Consider the plight of a legislator with a modest proposal. Say, for example, a backbench MP wants to enshrine and expand in law the Canada Post holiday program that lets families send parcels for free to loved ones serving abroad in the Canadian Forces. Nothing in the law requires Canada Post to continue the program, and the legislator would like this service extended for service members’ birthdays. But the MP is unsure how to achieve this legislatively. None of the relevant cabinet ministers who would need to weigh in is showing interest. The proposal is too low on their priority list.

The MP could move a motion calling on the government to do something, but this rarely accomplishes anything concrete. With some luck they might be able to table their own private member’s bill, but there’s no guarantee the government would support it, and most private members’ bills ultimately go nowhere. Some legislators may seek to make a splash in their own name, but there are plenty of parliamentarians who would simply say, “I don’t care how this gets done, I’d just like it done,” particularly for smaller amendments or technical changes to a statute.

Perspective is important: few will read the statute book years from now and ask whether something came from the government or the backbench, whether it was initiated in the Senate or House of Commons, or whether its sponsor was of a particular political stripe.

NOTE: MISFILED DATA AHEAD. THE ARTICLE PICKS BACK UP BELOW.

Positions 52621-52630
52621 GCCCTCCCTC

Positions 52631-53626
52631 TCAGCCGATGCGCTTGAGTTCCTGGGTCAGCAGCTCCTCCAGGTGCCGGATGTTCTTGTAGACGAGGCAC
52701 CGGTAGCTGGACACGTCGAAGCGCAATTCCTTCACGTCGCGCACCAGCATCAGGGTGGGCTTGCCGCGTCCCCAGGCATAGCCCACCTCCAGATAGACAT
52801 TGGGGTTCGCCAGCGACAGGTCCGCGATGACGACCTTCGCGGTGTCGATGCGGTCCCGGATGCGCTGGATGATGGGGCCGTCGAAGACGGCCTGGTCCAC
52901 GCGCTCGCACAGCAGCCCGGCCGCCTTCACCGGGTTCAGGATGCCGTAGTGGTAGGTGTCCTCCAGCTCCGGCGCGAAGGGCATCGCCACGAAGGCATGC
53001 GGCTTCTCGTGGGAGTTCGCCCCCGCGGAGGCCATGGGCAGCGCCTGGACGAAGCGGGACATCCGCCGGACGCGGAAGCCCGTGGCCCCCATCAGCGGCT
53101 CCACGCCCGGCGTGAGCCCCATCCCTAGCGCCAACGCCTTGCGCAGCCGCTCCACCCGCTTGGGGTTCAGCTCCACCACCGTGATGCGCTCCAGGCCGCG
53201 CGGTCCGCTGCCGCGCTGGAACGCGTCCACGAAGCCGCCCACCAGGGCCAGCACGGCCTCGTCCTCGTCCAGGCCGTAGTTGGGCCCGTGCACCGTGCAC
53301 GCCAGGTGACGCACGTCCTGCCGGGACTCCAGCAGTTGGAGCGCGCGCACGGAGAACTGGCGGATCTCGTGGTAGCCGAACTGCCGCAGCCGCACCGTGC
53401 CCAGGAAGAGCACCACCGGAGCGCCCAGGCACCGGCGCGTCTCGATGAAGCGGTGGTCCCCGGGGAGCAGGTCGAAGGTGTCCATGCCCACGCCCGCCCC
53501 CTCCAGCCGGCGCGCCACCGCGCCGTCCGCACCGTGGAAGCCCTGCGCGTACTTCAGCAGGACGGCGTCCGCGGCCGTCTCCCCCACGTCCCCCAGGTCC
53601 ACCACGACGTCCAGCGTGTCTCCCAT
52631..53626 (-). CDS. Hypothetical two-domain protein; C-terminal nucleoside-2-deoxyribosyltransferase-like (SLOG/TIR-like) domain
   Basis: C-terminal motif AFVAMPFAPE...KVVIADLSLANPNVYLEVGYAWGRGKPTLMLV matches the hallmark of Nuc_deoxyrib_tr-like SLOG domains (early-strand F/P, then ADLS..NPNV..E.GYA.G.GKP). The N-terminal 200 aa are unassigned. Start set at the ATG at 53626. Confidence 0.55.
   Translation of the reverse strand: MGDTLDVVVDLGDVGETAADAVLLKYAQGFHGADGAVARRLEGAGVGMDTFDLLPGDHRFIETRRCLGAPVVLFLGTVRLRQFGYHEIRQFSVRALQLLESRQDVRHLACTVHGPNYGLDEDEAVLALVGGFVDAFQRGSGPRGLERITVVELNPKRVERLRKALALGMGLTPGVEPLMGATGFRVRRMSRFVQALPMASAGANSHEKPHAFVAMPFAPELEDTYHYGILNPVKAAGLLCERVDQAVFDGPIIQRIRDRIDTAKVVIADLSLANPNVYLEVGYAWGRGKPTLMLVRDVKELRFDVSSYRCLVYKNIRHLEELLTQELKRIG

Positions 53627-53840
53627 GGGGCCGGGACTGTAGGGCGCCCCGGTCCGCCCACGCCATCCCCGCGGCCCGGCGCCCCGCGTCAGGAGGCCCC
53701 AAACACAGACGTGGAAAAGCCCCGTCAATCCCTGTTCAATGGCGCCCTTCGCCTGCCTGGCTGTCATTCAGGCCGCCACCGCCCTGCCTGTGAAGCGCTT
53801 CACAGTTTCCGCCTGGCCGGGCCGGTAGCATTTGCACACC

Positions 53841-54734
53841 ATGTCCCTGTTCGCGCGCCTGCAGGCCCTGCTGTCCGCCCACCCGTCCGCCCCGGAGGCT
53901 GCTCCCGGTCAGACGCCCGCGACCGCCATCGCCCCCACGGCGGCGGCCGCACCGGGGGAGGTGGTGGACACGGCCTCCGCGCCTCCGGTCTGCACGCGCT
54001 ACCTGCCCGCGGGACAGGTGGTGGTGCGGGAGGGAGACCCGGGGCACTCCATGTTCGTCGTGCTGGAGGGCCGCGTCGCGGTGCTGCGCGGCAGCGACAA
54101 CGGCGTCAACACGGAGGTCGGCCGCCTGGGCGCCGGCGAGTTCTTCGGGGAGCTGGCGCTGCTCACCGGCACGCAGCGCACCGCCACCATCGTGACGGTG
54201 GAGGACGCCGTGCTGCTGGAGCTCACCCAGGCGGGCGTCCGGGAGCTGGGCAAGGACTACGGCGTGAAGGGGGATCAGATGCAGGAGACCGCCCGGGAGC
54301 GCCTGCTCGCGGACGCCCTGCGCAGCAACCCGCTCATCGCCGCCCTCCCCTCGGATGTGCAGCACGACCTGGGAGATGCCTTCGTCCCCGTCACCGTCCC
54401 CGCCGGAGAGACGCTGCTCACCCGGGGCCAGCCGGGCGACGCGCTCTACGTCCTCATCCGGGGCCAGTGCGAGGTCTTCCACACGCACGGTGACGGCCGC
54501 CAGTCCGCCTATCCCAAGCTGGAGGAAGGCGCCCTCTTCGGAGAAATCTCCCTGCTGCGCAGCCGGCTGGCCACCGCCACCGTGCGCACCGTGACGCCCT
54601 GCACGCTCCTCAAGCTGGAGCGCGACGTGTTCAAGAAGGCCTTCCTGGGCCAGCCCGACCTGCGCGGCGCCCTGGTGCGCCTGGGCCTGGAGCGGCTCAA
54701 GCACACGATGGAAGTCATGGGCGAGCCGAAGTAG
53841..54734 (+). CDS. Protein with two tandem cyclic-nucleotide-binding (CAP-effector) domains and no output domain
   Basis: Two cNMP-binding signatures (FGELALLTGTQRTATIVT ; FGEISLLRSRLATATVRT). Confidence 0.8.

A legislative package of many ideas

What could help is a formalized process to collect legislative ideas from parliamentarians to be advanced in one legislative package. Omnibus is a word with negative connotation for some people, but it is important to consider that Parliament often uses big bills for low-profile matters. In the current Parliament, this has occurred for regulatory modernization (modifying 25+ statutes) or civil law harmonization (modifying 50+ statutes). Indeed, there is even something called The Miscellaneous Statute Law Amendment Program, which generates non-controversial bills from time to time that, among other things, repeal out-of-date provisions.

How might it work?

The government could put out an annual call for legislative ideas similar to the call it puts out to all Canadians for its annual pre-budget consultations. A committee could be empowered to bring in an annual bill formed entirely of parliamentarian suggestions. Or caucuses could collaborate so that someone selected in the random draw for private members’ business in the House, for example, advances an initiative that includes measures from all groups.

In whatever form such a bill is advanced, it would be for parliamentarians in both Houses to decide what to keep, reject, or amend, but it would allow for easier consideration of issues that – while off the government’s radar – are important nonetheless to our elected representatives.